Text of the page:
California legislators on Sept. 12 passed a bill that would ban facial recognition technologies in state and local law enforcement body cameras for three years.
State Assembly Member Phil Ting introduced the bill, the Body Camera Accountability Act (A.B. 1215), in February this year. The legislation would “prohibit a law enforcement agency or law enforcement officer from installing, activating, or using any biometric surveillance system in connection with an officer camera or data collected by an officer camera.”
The bill argues that “facial recognition and other biometric surveillance technology pose unique and significant threats to the civil rights and civil liberties of residents and visitors,” and that such technologies have misidentified women, young people, and people of color.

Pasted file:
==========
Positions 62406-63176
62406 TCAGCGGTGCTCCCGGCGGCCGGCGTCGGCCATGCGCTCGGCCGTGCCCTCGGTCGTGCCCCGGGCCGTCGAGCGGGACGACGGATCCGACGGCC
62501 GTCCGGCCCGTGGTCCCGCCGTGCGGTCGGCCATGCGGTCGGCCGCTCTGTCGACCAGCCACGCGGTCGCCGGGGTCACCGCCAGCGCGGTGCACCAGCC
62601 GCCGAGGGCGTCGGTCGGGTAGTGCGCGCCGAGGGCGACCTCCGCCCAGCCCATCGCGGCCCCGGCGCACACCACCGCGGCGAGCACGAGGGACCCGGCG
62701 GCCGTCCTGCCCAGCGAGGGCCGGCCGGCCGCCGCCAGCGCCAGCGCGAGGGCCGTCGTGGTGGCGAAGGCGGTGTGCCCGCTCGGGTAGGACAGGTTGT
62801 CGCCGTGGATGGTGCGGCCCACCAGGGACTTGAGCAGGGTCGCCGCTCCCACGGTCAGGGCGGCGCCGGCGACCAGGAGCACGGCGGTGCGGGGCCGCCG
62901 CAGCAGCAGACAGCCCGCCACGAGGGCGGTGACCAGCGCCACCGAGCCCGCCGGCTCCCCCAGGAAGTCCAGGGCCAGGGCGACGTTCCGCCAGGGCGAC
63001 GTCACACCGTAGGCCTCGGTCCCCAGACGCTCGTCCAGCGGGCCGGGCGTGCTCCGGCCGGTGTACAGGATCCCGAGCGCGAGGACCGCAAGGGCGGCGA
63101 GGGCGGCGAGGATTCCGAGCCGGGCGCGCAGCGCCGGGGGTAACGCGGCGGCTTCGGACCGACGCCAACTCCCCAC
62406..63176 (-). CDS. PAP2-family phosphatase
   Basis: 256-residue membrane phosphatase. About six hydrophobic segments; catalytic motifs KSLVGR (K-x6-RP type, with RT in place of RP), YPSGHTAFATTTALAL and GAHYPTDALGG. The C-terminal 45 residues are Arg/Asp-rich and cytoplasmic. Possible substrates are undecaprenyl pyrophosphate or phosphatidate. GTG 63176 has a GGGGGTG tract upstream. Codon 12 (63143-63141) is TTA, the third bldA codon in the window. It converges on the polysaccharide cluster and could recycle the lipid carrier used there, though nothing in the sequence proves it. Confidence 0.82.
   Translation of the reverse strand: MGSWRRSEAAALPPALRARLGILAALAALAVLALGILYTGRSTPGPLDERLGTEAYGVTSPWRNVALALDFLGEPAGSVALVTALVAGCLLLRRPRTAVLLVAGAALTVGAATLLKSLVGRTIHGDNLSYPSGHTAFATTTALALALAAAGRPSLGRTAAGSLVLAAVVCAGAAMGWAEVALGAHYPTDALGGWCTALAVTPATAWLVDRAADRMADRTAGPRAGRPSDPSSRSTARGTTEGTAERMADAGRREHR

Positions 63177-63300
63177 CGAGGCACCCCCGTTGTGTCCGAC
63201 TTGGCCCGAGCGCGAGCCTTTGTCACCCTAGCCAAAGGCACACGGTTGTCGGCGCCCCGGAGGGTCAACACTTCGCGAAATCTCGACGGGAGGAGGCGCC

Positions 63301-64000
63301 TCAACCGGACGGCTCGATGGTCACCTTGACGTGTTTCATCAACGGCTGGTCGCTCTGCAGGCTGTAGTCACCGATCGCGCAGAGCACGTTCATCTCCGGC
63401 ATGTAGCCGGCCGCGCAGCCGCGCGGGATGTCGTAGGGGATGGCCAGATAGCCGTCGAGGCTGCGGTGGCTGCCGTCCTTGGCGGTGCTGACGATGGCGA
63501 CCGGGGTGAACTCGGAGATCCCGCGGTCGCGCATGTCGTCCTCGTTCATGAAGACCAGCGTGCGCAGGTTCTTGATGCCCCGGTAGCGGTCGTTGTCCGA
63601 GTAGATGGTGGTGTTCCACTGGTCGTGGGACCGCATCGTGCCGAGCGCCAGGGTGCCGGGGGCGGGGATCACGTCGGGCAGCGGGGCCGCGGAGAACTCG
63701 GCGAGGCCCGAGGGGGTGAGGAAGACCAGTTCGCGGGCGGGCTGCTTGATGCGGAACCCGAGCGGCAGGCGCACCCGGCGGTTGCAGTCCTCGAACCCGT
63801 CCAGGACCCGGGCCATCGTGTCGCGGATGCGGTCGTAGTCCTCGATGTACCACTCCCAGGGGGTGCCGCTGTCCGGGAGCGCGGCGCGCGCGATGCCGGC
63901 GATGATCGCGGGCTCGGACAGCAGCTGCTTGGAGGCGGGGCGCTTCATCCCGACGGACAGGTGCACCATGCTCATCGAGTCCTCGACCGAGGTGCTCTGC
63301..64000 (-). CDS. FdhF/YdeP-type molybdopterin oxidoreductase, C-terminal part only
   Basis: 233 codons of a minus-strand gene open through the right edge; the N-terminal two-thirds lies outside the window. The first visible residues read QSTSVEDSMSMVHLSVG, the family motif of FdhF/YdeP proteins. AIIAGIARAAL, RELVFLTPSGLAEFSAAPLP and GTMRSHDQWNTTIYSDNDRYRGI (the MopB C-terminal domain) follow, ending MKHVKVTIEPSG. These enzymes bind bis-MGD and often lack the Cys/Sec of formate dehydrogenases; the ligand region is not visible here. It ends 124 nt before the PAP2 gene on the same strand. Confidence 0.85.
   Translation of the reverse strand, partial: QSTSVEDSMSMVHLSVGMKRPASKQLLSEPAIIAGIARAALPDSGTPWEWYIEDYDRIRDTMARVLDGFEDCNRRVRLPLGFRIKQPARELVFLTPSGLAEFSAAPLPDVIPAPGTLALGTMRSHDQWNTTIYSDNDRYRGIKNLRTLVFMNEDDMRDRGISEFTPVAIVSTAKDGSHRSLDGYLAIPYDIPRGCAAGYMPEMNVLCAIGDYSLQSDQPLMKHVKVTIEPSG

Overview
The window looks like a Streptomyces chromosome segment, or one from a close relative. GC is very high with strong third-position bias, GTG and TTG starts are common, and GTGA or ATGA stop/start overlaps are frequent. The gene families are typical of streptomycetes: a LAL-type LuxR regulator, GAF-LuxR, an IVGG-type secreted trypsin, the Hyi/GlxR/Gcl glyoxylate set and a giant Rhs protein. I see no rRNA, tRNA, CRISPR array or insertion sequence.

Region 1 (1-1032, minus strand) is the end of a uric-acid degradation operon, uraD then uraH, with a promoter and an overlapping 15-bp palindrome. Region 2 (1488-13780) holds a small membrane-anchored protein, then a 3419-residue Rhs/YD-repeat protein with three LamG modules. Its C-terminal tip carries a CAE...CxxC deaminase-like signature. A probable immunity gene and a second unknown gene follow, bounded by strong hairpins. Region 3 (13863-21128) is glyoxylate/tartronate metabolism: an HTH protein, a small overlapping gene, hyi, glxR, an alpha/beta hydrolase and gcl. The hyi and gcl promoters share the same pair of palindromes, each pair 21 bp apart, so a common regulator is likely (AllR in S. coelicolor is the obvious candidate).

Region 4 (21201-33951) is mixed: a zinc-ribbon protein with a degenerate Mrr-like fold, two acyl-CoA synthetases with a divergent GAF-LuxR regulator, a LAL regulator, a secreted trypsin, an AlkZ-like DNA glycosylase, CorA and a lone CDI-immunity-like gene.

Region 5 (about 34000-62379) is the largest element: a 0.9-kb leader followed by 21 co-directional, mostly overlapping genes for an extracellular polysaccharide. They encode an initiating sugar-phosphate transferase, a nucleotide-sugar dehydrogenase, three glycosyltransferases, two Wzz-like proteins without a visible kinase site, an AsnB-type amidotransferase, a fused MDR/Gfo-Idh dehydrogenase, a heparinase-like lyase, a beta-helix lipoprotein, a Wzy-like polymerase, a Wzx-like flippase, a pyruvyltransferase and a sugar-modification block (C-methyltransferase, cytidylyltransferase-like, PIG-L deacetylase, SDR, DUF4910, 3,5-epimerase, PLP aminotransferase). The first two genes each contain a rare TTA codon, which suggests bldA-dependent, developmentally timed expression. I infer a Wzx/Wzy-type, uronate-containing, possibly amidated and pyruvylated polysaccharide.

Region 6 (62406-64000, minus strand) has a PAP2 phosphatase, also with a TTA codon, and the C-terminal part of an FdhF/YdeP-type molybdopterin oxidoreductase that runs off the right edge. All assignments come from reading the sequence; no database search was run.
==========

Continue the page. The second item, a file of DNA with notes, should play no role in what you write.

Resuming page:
Legislators also said using biometric surveillance technology on police body cameras shifts the intended purpose of the cameras from accountability tools into surveillance systems.
Although no California law enforcement officers currently use facial recognition technologies on their body cameras, Ting has said that the legislation is a preemptive measure to protect individuals before it becomes an issue.
The bill now heads to California Governor Gavin Newsom, who will decide to sign it into law by Oct. 13. If enacted, the legislation will go into effect in January 2020 and last until January 2023.